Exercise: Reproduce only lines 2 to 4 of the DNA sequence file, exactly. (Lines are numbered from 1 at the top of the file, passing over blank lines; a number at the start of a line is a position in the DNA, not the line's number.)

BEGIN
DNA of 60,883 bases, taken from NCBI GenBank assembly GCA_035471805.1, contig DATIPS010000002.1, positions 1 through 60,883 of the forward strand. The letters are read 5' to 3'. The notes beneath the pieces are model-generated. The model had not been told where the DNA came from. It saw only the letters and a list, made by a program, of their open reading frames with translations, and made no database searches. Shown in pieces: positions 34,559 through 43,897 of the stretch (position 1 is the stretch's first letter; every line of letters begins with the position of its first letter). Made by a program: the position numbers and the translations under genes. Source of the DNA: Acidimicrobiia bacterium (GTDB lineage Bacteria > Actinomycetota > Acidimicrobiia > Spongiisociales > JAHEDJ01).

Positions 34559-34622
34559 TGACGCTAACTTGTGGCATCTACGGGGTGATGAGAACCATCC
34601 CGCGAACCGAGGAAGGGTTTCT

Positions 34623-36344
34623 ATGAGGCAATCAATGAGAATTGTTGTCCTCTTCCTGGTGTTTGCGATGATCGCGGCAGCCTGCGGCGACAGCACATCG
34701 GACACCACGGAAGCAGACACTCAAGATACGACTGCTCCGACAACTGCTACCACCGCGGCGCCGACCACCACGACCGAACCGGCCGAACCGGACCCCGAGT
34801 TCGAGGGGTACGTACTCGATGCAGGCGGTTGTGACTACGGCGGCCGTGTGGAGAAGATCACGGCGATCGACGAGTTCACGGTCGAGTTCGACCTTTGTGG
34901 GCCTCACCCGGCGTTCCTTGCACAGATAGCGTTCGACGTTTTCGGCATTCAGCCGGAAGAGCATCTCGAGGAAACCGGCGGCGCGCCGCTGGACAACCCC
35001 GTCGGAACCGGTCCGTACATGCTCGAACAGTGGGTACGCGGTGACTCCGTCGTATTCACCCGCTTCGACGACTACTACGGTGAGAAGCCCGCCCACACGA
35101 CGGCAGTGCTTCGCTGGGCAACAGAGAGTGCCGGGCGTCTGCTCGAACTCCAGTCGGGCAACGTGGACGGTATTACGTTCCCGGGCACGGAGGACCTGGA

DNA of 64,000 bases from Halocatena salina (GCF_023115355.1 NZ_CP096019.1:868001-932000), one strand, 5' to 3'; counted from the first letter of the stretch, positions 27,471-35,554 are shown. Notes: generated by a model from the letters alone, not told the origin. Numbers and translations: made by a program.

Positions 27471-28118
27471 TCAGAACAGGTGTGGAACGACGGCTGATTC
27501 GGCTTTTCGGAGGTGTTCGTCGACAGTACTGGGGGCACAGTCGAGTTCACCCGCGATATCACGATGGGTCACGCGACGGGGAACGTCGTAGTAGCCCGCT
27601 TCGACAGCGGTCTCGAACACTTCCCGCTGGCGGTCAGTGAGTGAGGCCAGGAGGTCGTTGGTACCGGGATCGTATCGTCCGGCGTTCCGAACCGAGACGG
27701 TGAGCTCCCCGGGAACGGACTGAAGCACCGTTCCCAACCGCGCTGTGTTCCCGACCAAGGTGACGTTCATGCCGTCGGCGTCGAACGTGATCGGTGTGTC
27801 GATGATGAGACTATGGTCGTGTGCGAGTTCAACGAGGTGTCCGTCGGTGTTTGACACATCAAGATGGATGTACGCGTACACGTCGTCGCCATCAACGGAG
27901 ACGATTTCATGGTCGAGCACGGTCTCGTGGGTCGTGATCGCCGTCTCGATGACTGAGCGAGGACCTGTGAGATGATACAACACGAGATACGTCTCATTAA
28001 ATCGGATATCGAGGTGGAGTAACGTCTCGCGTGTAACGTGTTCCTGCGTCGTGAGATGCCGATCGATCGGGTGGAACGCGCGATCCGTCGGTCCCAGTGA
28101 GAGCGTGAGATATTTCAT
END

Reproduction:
Positions 34559-34622
34559 TGACGCTAACTTGTGGCATCTACGGGGTGATGAGAACCATCC
34601 CGCGAACCGAGGAAGGGTTTCT